And maybe you and I read, and listen, and say, “These people need help. How can they take on all the world’s troubles themselves?” And each of us has a choice – We can sit back, and keep complaining, and do nothing. Or we can take those first small steps ourselves. We can commit to joining the movement, doing Good whenever we can, and working towards becoming Heroes ourselves.
Because there is no Superman, or Batman, in our world. And there’s only one Chuck Norris. But there are a lot of ordinary people working to do good deeds, one small task at a time. Every time someone does Good – even it’s not a big, scary, Heroic action – it makes our world a little better.
The Power of We
Every time *you* do good, you make the world *and yourself* a little better. You become part of the hidden team, the people who care, the people who would rather be Heroes than lie back and ignore the evil around them.
That’s what “the power of We” is all about. A whole lot of people who take a stand and strive to do things that matter… That can be the difference from a world that suffocates under its own pollution, starves to death because it has exhausted its natural resources, or lives in fear under the iron hand of despotic rulers. We won’t stand for that world; we can’t allow it.
And that means we all – each one of us as individuals and many of us working together – must become Heroes. The world needs more Heroes, and if you and I do not heed the call, who will answer for us? It’s up to us and the Power of We.
Thursday, October 15th, 2009
The world is ending, and we’re all responsible. The greedy industrialists and we rabid consumers keep building factories and wasting more natural resources. We are filling the skies with carbon dioxide and pollutants, causing temperatures to rise around the world. The polar ice caps are melting, leading to tsunamis and further warming. Dogs and cats living together! The end of life as we know it!
At least, those are the dire warnings we’ve all been reading for the last twenty years and more. But what if they’re all wrong? What if the warming trend is just a natural cycle, just as Earth has gone through many times before? What if our factories, automobile exhaust, and love of one-use packaging are completely unrelated to the issue of global warming? What if it isn’t a real problem, or at least not one we can solve?
Today (October 15, 2009) is Blog Action Day and this year’s topic is Global Warming. This got us to thinking. We have a really good – and highly intelligent – friend who argues persuasively that “global warming” is a myth. He points out that the world has always had cycles of warmer and cooler climates and that there is no real proof that our industrial society is contributing to the current warming trend. It may well be that Earth is not so much heating up as emerging from a mini Ice Age into a more normal pattern.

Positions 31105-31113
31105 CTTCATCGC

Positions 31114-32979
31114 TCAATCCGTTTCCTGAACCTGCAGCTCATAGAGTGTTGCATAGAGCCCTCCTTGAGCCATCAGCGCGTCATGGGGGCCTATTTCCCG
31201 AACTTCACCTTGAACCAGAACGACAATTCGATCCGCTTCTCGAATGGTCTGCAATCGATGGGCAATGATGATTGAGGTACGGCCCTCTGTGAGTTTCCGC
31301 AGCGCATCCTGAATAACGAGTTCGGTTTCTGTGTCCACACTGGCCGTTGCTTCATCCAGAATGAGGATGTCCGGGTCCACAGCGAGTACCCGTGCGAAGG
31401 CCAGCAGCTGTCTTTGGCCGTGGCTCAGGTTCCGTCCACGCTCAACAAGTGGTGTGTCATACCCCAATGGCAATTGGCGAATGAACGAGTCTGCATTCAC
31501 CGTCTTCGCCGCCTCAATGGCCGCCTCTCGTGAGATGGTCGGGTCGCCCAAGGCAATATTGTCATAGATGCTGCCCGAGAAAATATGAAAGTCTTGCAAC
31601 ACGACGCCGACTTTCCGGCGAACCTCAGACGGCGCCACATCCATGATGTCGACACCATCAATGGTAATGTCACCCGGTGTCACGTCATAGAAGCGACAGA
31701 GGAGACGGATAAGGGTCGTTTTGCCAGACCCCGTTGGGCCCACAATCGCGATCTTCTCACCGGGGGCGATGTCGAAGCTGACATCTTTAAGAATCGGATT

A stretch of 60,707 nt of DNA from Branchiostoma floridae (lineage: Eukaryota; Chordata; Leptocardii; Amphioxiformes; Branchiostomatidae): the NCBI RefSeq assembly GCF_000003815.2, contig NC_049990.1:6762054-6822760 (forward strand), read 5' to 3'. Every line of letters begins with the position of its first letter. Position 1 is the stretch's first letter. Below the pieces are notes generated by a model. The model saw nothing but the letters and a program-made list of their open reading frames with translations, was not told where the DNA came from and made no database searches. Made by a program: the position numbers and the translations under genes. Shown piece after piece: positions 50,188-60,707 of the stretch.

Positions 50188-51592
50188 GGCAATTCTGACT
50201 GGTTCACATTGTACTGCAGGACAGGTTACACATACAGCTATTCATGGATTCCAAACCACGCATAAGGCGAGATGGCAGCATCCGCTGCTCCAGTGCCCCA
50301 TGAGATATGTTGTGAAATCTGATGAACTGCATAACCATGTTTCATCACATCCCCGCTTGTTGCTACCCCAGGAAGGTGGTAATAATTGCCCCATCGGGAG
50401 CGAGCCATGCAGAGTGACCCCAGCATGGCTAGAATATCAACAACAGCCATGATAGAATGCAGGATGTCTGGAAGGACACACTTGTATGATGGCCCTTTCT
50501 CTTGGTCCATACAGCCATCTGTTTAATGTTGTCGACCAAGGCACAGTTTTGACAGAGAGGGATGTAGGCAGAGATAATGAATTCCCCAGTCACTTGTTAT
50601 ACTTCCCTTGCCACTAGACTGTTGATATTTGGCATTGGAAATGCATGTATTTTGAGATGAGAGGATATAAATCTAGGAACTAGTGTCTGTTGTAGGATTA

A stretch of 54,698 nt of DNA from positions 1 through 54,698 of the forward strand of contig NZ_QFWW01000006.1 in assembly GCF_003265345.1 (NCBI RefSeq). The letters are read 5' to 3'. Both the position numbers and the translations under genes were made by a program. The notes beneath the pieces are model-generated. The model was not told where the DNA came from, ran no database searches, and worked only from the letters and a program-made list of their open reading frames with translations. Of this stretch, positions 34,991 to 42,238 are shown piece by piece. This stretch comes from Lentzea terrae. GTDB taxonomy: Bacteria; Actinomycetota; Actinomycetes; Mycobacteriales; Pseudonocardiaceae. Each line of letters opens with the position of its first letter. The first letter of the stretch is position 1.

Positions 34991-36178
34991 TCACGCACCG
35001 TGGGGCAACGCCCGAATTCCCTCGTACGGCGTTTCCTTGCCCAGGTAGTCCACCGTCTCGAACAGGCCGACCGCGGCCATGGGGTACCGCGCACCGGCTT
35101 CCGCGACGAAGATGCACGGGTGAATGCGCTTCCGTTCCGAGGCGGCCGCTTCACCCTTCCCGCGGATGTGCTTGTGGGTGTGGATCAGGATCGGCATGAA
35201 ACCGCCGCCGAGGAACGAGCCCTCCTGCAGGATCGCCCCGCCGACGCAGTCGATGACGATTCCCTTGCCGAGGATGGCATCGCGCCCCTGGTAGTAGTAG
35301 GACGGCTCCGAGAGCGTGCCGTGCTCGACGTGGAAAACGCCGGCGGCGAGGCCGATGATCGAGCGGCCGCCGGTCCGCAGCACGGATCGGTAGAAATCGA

The Principle of the Least Mistake
Another friend of ours loves to use the phrase, “The Principle of the Least Mistake.” The idea is that any time you can “take out cheap insurance”, you should. For example, you are going on a car trip through the desert. Your car is in good condition and well maintained, and you don’t expect any problems, but you take a few gallons of water with you anyway. This action has a cost – You had to go through some effort to pack something you don’t expect to need – but the reward if you do need it might literally be your life. You pay a small cost rather than have a small chance of suffering a major loss.
Conserving, recycling, and minimizing our “carbon footprint” are least mistake actions. Each takes some effort and might not make a big dent on global warming, but a lot of such small actions taken by many people could prevent a big mistake. And, as with many least mistake actions, they can pay unexpected dividends. California is banning incandescent bulbs. Replacing them with compact fluorescent or LED lights will cost us money in the short run, but the long-term benefits include longer life for the bulb and less power consumption. We’ll all win in the long run even if we aren’t helping to save the world.